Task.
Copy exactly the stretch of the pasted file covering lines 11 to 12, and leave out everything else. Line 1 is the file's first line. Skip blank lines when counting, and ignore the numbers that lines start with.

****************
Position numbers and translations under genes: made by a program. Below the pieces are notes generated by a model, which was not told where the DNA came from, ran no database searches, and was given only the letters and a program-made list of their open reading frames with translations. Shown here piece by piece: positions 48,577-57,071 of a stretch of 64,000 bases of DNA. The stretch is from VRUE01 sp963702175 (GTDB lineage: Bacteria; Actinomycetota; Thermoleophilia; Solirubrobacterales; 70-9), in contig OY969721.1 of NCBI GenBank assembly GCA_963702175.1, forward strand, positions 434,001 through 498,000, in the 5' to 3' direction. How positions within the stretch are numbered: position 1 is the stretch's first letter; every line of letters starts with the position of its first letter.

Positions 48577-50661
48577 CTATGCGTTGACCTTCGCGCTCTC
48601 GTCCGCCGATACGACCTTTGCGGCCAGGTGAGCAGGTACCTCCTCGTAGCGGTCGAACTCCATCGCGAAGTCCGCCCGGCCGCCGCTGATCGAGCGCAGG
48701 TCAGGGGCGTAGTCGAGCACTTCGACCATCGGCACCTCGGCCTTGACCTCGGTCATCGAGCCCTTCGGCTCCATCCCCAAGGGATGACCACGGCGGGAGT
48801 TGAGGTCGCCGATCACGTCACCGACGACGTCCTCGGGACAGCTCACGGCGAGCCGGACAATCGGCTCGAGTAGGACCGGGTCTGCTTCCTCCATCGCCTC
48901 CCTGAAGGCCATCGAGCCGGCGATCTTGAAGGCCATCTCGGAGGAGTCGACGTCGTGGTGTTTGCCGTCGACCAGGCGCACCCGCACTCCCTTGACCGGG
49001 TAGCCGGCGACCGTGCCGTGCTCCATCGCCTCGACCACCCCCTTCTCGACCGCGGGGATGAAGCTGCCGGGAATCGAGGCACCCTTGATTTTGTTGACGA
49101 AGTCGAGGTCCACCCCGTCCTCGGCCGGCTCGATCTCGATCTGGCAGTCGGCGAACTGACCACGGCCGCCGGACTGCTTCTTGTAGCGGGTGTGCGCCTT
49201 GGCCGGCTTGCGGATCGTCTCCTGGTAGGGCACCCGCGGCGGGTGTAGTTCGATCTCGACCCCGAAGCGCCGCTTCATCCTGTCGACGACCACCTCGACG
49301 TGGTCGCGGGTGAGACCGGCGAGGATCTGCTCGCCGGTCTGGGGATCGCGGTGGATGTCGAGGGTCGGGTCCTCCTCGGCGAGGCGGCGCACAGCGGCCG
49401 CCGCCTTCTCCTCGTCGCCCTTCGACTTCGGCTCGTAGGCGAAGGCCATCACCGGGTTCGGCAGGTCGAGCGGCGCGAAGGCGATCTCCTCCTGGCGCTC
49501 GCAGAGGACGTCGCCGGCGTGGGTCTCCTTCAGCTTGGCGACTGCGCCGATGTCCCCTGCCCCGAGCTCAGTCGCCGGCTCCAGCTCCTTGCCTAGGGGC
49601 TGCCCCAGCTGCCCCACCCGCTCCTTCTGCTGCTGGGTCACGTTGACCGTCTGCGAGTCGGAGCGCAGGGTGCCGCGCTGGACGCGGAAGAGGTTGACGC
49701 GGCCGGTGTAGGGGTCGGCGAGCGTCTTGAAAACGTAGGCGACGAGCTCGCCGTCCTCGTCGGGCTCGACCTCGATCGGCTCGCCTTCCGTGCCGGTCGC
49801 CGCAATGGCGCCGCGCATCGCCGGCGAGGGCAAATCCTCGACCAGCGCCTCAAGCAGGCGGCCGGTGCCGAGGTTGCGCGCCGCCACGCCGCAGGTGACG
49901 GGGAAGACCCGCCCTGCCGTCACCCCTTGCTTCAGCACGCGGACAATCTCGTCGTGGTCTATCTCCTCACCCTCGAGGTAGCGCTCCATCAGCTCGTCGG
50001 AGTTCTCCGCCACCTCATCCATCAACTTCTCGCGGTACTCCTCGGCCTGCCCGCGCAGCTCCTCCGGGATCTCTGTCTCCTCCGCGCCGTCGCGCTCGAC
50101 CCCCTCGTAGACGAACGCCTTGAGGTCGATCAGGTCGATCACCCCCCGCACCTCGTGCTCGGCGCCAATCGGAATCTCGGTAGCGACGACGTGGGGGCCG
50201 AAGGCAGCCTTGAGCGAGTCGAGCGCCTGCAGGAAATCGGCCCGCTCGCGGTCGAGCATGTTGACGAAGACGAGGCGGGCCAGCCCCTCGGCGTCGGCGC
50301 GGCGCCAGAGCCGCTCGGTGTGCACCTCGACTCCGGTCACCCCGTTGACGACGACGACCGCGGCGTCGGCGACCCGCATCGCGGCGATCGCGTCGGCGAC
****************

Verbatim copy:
49301 TGGTCGCGGGTGAGACCGGCGAGGATCTGCTCGCCGGTCTGGGGATCGCGGTGGATGTCGAGGGTCGGGTCCTCCTCGGCGAGGCGGCGCACAGCGGCCG
49401 CCGCCTTCTCCTCGTCGCCCTTCGACTTCGGCTCGTAGGCGAAGGCCATCACCGGGTTCGGCAGGTCGAGCGGCGCGAAGGCGATCTCCTCCTGGCGCTC